The thrill of the ambulance chase
When Chas Martin joined the Victorian Civil Ambulance Service in 1962, there were just 28 ambulances on the streets on Melbourne. Mind you, the last horse-drawn ambulances had only been withdrawn from service in 1925, and the first radios were fitted to cars as late as 1944.
Apart from some time in the communications room, Chas spent his entire 40 years in the service out on the road; he estimates he did around 60,000 individual journeys. So you’d think perhaps he’d have had enough of ambulances.
Actually, no. After retiring from the service in 2002, Chas tried his hand at caravanning but “got sick of it”. And the old bonds were too strong to break.
“A few of us had old ambulances and equipment dotted around Melbourne, and we saw a need to preserve it all and show it to the public to remind them how things once were,” Chas says.
By 2005, Chas and his team (through Ambulance Victoria which owns all the vehicles and displays) had managed to acquire a factory in Thomastown, and in 2007 the Ambulance Museum Victoria was opened. “Even though it’s listed on Ambulance Victoria’s records as a storeroom,” Chas laughs.
The museum has about 20 ambulances, ranging from a 1916 Talbot and a 1927 Nash up to the modern-day equivalents and everything in between. It also houses a huge range of equipment, uniforms and memorabilia, as well as human-powered wheeled carts that were the first form of dedicated patient transport in Victoria. When not on display at the museum, the ambulances are often used for TV shows and movies needing period-correct vehicles.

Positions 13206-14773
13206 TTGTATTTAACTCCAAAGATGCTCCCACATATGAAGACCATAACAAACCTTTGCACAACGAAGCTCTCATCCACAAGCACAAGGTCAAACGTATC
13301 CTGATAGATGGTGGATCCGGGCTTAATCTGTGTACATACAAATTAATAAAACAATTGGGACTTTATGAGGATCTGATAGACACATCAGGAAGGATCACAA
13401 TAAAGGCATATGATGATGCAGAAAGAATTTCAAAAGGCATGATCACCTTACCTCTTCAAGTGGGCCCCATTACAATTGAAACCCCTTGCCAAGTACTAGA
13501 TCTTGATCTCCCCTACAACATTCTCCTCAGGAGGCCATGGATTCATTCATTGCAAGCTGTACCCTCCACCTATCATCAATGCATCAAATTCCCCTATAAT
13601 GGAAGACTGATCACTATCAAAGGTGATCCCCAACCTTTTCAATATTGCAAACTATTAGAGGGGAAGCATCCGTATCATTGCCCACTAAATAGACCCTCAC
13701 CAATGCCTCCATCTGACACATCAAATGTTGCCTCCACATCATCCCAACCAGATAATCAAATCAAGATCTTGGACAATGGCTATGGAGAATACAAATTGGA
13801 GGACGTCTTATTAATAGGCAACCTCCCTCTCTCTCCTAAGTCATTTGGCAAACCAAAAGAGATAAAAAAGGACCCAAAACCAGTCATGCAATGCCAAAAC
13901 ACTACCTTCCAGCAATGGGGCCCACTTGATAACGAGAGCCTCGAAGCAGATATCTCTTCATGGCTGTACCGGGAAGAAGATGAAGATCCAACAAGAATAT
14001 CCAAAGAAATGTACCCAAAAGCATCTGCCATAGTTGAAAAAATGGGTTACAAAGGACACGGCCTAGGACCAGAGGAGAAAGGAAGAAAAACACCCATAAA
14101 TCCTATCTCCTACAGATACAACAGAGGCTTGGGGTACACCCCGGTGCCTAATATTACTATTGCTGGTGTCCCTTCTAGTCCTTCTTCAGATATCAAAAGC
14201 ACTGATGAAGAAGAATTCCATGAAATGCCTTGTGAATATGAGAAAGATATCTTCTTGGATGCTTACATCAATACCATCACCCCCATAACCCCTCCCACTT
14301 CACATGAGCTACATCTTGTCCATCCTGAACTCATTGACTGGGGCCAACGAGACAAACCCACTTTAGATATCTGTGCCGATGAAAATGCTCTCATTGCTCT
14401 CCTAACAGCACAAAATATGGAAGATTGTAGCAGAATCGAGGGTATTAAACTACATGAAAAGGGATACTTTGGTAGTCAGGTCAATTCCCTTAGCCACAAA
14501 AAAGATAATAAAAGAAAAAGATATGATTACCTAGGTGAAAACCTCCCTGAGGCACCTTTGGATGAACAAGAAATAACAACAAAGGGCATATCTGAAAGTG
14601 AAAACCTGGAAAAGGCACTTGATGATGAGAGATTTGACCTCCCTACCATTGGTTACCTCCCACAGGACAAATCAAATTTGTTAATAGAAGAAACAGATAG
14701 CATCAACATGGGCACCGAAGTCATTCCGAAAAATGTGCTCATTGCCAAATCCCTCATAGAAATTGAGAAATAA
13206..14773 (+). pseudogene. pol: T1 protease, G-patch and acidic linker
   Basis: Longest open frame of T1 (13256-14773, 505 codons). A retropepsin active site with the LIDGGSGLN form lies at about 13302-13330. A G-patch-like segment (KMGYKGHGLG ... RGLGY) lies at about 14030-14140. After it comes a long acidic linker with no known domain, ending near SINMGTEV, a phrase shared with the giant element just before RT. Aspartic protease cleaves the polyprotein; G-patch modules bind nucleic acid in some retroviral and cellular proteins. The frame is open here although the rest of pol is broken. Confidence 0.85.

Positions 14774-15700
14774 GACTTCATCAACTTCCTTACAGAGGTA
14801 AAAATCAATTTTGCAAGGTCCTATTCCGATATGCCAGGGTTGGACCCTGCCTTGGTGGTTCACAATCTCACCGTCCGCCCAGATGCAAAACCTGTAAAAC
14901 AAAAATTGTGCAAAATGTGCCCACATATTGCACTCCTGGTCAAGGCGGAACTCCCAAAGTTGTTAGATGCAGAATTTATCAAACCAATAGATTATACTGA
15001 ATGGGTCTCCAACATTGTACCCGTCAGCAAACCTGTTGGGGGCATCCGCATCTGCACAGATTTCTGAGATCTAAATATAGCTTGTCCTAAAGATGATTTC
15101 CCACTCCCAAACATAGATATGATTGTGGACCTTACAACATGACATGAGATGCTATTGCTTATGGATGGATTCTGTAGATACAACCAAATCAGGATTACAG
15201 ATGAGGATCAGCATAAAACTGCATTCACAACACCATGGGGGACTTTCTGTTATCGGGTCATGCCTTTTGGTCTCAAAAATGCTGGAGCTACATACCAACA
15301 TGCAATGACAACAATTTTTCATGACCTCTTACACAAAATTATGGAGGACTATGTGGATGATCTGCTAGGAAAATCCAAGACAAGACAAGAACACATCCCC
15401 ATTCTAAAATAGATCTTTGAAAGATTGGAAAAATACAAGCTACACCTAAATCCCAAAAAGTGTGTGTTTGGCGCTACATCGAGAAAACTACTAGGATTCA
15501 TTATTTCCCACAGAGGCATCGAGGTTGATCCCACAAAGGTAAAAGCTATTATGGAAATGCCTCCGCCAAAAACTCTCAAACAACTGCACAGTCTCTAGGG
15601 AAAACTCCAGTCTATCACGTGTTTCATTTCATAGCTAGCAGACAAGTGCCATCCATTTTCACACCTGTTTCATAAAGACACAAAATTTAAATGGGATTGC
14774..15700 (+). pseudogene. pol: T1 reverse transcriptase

Chas is the museum’s co-ordinator and still chases collectible ambulances around the country.
“The last one was a 1961 Studebaker that I picked up from Brisbane. It was an ex-Sale (Gippsland) car and it had been bought by a Studebaker fanatic. We managed to scrape together the money to buy it and I flew up to drive it back to Melbourne. It drives beautifully. A few years back I also drove home a 1961 Chrysler Royal ambulance from Tasmania. That one took me three or four years to do up.”
The sheer number of missions Chas and officers like him carried out in the day seems high, but he explains: “These days it’s all emergency work. Back then it was all sorts of jobs … you got to know Melbourne pretty well.”
He still has the emergency worker’s gritty sense of humour. “It’s dangerous work out there in the traffic. I had a big crash one day years ago in St Kilda. I got hit amidships by a drunk driver. I had a patient on board, too. Nearly killed her. She’d already had a stroke, so she wasn’t having the best of days.”
The museum is at 3 Merchant Ave, Thomastown. It’s open by appointment for car clubs and groups. Call 9725 7826.